Dracula

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Texts such as the novel Dracula, and the film Interview with the Vampire, are often shaped by the values and attitudes within society at the particular time in which it was created. As a result, the context plays a major role in the construction of a text.
In Dracula, a novel in epistolary format set and published in 1897 by Bram Stoker, not only do the concepts of sexuality, religion, family, technology, class and gender roles reflect the way they were viewed in the Victorian era, but the actual form of the text itself, a long novel in a book form, mirrors the style of Victorian texts due to the limited technology available.
Similarly, in the film Interview with the Vampire directed by Neil Jordan, the different and changing concepts of religion, sexuality, class, family and gender roles from the four different contexts; the 1791 slave period, the 1870s in France, the 1980s in America and the 1994 context, are reflected in the film in a DVD format.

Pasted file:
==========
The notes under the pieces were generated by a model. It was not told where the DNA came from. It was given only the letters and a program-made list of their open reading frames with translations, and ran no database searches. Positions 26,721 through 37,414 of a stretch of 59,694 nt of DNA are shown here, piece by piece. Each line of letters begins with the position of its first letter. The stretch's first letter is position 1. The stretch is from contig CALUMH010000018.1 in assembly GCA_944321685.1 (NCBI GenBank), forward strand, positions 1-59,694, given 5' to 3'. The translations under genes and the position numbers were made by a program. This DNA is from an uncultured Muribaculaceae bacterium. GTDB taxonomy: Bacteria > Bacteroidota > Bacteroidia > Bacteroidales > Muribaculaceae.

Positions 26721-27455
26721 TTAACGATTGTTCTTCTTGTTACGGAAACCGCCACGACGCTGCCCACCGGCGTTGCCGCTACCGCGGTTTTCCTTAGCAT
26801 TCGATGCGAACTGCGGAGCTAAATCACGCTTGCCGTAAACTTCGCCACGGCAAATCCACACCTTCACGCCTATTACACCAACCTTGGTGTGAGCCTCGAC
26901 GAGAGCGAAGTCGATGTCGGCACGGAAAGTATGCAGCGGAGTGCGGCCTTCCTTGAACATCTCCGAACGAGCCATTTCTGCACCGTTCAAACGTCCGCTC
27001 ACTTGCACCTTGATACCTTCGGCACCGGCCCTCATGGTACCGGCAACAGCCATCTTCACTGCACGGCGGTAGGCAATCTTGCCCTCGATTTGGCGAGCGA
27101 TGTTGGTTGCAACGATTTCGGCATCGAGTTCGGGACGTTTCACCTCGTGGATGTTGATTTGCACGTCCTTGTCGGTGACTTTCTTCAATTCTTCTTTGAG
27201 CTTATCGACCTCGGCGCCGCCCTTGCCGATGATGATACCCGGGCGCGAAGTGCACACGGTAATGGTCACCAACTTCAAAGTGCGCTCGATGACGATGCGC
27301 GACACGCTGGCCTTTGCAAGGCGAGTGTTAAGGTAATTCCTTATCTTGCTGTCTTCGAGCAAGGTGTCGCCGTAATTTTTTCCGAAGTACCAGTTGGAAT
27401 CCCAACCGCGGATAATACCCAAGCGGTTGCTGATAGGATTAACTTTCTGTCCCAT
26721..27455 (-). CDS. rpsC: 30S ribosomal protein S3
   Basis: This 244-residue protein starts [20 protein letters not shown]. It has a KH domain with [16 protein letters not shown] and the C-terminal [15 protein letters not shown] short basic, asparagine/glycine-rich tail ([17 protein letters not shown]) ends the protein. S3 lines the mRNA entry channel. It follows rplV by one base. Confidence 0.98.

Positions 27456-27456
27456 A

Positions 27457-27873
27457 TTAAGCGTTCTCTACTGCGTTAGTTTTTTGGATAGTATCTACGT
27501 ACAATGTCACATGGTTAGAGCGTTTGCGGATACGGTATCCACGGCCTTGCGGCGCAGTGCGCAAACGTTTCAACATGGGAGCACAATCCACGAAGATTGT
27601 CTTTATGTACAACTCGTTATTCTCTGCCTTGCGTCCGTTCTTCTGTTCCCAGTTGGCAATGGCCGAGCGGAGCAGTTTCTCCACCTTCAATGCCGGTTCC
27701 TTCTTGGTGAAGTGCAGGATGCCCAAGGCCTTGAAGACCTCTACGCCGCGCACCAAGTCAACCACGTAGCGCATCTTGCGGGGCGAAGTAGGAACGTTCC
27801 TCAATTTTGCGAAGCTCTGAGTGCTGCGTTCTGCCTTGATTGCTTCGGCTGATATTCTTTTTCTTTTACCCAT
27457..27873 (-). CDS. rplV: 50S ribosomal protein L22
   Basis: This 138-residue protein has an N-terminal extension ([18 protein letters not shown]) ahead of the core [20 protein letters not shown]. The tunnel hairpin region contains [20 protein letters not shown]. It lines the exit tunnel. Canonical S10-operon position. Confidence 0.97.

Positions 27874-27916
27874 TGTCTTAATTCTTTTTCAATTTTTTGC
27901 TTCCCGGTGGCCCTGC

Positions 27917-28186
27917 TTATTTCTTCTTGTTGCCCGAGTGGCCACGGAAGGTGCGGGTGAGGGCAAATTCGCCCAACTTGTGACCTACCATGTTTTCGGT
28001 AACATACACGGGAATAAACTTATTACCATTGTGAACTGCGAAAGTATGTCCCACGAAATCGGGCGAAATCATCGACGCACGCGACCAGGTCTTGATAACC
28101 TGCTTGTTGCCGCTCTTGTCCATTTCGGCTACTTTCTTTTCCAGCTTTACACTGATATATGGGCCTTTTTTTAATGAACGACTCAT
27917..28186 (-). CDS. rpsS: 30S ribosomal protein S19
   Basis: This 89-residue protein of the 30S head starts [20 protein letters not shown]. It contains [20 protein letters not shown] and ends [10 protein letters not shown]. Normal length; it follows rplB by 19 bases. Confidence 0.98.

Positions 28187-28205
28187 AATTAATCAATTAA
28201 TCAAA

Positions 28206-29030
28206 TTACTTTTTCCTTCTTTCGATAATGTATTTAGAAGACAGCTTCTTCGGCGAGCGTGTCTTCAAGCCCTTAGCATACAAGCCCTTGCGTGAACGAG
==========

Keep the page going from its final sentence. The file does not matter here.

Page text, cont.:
In Dracula, the representation of woman as belittled and with limited roles mirrors the rigid expectations of the Victorian era. During the 1800s, women were confined to narrow gender roles, as represented by the virgin/whore dichotomy substantiated through two of Dracula’s key characters, Mina and Lucy. The figure of Mina displays the innocence, loyalty and purity expected from women of the time: “she is one of Gods women...” (P.226), whilst Lucy’s character illustrated the non-virtuous figure as she appears as flirtatious: “you will think me a horrid flirt...” (P.70), and gives us the subtle impression that she has a hidden desire to break out of the social constraints of the Victorian period: “why can’t they let a girl marry three men, or as many as want her, and save all the trouble?”(P.70). Due to Lucy’s desire to break out, she must be punished in order to restore Victorian standards: “Arthur took the stake and the hammer...then he struck with all his might...there, in the coffin lay no longer the foul

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